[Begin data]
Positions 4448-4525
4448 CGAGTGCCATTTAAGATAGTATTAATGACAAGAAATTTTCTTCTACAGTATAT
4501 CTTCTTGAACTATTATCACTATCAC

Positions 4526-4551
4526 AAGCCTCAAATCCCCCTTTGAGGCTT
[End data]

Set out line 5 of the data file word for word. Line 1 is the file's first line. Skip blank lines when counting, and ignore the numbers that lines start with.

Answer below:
4526 AAGCCTCAAATCCCCCTTTGAGGCTT